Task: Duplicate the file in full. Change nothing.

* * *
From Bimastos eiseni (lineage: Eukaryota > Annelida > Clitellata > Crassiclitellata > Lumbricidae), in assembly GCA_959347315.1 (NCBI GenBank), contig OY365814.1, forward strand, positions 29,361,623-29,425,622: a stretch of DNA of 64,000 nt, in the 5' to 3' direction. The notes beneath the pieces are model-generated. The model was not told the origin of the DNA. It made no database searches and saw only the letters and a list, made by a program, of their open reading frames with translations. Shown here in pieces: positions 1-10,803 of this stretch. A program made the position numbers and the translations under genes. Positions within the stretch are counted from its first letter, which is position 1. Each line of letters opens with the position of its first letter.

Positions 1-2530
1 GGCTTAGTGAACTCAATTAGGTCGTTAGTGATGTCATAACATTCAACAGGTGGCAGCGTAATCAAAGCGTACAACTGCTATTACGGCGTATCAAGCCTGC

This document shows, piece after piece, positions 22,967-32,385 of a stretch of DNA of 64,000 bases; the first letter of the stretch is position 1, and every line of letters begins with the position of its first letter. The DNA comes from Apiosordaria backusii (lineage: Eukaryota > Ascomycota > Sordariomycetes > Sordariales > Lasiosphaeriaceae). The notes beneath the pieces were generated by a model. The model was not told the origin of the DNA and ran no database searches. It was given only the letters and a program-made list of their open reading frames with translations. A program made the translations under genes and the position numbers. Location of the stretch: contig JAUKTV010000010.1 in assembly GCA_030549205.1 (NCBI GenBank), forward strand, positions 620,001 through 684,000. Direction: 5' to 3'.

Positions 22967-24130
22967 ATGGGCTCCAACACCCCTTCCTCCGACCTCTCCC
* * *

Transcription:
From Bimastos eiseni (lineage: Eukaryota > Annelida > Clitellata > Crassiclitellata > Lumbricidae), in assembly GCA_959347315.1 (NCBI GenBank), contig OY365814.1, forward strand, positions 29,361,623-29,425,622: a stretch of DNA of 64,000 nt, in the 5' to 3' direction. The notes beneath the pieces are model-generated. The model was not told the origin of the DNA. It made no database searches and saw only the letters and a list, made by a program, of their open reading frames with translations. Shown here in pieces: positions 1-10,803 of this stretch. A program made the position numbers and the translations under genes. Positions within the stretch are counted from its first letter, which is position 1. Each line of letters opens with the position of its first letter.

Positions 1-2530
1 GGCTTAGTGAACTCAATTAGGTCGTTAGTGATGTCATAACATTCAACAGGTGGCAGCGTAATCAAAGCGTACAACTGCTATTACGGCGTATCAAGCCTGC

This document shows, piece after piece, positions 22,967-32,385 of a stretch of DNA of 64,000 bases; the first letter of the stretch is position 1, and every line of letters begins with the position of its first letter. The DNA comes from Apiosordaria backusii (lineage: Eukaryota > Ascomycota > Sordariomycetes > Sordariales > Lasiosphaeriaceae). The notes beneath the pieces were generated by a model. The model was not told the origin of the DNA and ran no database searches. It was given only the letters and a program-made list of their open reading frames with translations. A program made the translations under genes and the position numbers. Location of the stretch: contig JAUKTV010000010.1 in assembly GCA_030549205.1 (NCBI GenBank), forward strand, positions 620,001 through 684,000. Direction: 5' to 3'.

Positions 22967-24130
22967 ATGGGCTCCAACACCCCTTCCTCCGACCTCTCCC